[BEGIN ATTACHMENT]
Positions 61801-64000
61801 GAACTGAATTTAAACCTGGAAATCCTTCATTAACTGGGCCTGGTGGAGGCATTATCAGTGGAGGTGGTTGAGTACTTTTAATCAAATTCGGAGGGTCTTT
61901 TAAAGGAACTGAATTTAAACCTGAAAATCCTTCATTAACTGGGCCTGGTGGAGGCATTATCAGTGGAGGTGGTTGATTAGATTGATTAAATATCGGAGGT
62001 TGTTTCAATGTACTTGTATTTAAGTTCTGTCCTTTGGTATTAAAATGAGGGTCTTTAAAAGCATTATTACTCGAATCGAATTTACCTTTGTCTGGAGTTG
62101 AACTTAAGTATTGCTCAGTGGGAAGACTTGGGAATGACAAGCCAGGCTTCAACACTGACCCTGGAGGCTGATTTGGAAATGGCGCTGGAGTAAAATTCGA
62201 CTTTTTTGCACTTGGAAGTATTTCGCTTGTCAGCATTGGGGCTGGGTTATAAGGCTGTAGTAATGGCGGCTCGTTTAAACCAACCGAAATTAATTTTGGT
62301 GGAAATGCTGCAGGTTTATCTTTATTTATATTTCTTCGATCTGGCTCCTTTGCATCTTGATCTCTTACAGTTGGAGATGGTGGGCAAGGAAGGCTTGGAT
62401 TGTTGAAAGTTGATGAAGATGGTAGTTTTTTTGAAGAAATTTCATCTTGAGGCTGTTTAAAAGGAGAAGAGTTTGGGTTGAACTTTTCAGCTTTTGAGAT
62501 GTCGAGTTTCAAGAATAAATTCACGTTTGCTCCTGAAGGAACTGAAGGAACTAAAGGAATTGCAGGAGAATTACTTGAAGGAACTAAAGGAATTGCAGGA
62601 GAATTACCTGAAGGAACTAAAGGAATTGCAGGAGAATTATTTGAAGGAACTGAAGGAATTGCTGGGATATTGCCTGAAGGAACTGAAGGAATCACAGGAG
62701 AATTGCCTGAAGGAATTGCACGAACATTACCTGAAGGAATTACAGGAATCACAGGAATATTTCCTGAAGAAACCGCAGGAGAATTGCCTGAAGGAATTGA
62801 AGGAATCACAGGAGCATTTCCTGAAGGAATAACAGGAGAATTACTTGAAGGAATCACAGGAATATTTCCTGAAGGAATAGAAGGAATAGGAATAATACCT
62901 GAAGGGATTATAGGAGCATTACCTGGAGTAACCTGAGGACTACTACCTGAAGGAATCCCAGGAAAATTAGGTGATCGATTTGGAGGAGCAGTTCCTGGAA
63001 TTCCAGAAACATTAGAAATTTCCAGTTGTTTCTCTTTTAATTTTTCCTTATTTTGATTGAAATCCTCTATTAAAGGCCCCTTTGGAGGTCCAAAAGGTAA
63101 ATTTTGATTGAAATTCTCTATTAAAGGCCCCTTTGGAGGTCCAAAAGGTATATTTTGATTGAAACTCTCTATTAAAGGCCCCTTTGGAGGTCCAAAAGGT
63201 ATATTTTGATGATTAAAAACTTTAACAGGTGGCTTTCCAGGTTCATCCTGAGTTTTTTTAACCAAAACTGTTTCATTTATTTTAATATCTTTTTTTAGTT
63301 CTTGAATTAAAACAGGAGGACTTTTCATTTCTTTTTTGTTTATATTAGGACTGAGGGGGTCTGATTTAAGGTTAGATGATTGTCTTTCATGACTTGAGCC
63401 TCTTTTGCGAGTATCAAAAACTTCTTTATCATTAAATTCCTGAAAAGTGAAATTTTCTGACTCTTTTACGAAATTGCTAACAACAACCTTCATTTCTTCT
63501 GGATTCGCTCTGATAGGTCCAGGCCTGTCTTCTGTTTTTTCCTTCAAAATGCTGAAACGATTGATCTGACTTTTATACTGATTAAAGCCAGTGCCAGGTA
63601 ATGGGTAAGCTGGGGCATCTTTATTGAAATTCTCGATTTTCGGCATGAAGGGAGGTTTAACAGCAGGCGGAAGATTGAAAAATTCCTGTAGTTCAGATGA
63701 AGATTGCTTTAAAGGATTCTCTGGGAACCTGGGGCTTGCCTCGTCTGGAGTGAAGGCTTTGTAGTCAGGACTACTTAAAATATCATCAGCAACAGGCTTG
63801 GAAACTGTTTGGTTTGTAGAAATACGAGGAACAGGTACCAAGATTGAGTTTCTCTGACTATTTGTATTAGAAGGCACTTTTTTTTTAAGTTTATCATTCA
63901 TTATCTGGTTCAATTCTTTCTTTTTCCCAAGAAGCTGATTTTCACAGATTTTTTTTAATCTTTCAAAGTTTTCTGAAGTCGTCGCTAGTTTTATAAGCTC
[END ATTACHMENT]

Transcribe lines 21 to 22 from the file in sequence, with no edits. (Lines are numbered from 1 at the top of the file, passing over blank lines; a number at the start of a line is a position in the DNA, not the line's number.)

63701 AGATTGCTTTAAAGGATTCTCTGGGAACCTGGGGCTTGCCTCGTCTGGAGTGAAGGCTTTGTAGTCAGGACTACTTAAAATATCATCAGCAACAGGCTTG
63801 GAAACTGTTTGGTTTGTAGAAATACGAGGAACAGGTACCAAGATTGAGTTTCTCTGACTATTTGTATTAGAAGGCACTTTTTTTTTAAGTTTATCATTCA